World Library  
Flag as Inappropriate
Email this Article

Great White Shark (comics)

Article Id: WHEBN0004173973
Reproduction Date:

Title: Great White Shark (comics)  
Author: World Heritage Encyclopedia
Language: English
Subject: Batman: Arkham, Humpty Dumpty (comics), Great White (disambiguation), Terrible Trio, Orca (comics)
Publisher: World Heritage Encyclopedia

Great White Shark (comics)

The Great White Shark
The Great White Shark in Batman #654 (August 2006).
Publication information
Publisher DC Comics
First appearance Arkham Asylum: Living Hell #1 (July 2003)
Created by Dan Slott (writer)
Ryan Sook (artist)
In-story information
Alter ego Warren White
Abilities Skilled organizer and negotiator
High-level intellect
Retractable razor sharp teeth

The Great White Shark or simply Great White, formally Warren White, is a fictional comic book supervillain owned by DC Comics who exists in that company's DC Universe. An enemy of Batman, he first appeared in Arkham Asylum: Living Hell #1 (July, 2003), and was created by Dan Slott and Ryan Sook.


  • Fictional character biography 1
    • Origin story 1.1
    • One Year Later 1.2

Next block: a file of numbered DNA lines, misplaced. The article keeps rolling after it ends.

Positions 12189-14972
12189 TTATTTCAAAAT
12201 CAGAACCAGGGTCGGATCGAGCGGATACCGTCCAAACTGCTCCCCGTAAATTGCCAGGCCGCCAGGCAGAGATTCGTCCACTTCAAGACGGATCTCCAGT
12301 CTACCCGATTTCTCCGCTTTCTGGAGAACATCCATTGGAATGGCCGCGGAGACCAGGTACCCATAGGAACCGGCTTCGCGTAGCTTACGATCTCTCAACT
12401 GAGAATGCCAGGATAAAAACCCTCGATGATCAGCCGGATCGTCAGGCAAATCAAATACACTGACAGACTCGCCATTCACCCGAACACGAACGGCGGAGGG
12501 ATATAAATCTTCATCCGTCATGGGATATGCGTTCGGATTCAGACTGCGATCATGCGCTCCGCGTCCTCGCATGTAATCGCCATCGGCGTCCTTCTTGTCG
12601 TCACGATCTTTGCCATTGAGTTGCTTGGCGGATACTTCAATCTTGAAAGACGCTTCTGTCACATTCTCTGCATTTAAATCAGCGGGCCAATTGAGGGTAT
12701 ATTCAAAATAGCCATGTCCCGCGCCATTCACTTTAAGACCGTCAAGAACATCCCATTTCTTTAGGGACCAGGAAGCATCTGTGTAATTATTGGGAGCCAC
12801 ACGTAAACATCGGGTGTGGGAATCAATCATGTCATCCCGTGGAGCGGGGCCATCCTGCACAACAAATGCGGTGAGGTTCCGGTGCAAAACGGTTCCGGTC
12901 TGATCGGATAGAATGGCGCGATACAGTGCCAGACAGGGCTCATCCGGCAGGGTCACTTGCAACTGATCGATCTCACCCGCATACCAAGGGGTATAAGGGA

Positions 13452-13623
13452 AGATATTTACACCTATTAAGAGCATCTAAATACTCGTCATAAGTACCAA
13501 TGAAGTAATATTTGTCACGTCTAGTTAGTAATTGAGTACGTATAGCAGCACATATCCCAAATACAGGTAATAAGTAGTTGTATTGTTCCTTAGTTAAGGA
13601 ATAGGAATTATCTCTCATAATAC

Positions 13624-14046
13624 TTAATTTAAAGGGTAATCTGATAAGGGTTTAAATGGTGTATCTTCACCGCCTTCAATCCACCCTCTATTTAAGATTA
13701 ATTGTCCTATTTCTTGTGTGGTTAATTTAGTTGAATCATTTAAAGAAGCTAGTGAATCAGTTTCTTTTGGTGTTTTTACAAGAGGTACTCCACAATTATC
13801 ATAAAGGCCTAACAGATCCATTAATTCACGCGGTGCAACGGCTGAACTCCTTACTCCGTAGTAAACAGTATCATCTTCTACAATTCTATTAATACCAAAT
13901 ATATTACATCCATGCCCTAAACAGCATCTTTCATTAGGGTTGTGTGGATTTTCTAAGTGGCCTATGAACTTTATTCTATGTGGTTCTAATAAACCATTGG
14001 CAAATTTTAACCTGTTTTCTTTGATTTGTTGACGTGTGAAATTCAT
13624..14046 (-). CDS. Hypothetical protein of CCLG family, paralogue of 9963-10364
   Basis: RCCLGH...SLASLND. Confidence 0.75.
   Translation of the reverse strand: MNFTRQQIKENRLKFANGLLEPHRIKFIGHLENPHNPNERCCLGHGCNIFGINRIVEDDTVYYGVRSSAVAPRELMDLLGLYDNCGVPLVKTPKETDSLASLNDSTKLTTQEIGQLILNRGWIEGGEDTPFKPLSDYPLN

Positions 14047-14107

• Gotham Underground 1.3
    • The Resurrection of Ra's al Ghul 1.4
    • Batman R.I.P. / The Battle For The Cowl 1.5
    • The New 52 1.6
  • Powers and abilities 2
  • In other media 3
    • Video Games 3.1
  • See also 4
  • References 5

Fictional character biography

Origin story

First appearing in Arkham Asylum: Living Hell, crooked financier Warren White, known as the "Great White Shark" for his ruthlessness, embezzles millions from his company's pension fund and robs virtually all of the company's clients both working class and upper class of their life savings. A smug White manages to avoid prison by transferring his case to Gotham City and successfully pleading insanity to avoid prison and speed up his chances of freedom, a strategy he is all too familiar with and convinced it will work. But the plea incenses the judge hearing his case, who is disgusted with White.

Realizing that White might have actually set up a trap for himself by pleading insanity, the judge sentences White to Arkham Asylum indefinitely. There, he suffers great indignities as the new inmate, or "fish." His first cellmate is Death Rattle, a cult leader and mass murderer who plans to turn him into a human sacrifice. Early in his stay, Killer Croc slices a set of "gills" into White's neck with his claws, claiming the "fish" needs a set. Realizing his mistake in pleading insanity, White bribes his psychiatrist, Dr. Anne Carver, into having him transferred to a minimum security prison. However, Carver is revealed to have been killed and replaced by Jane Doe some months before. Her boss, Dr. Jeremiah Arkham — who lost his pension due to White's business practices — orders all of White's transfer papers destroyed. Arkham calls White "the worst person I've ever met", a sentiment shared by several individuals- including the Joker, who states that although he's killed people "I didn't steal their kid's college funds."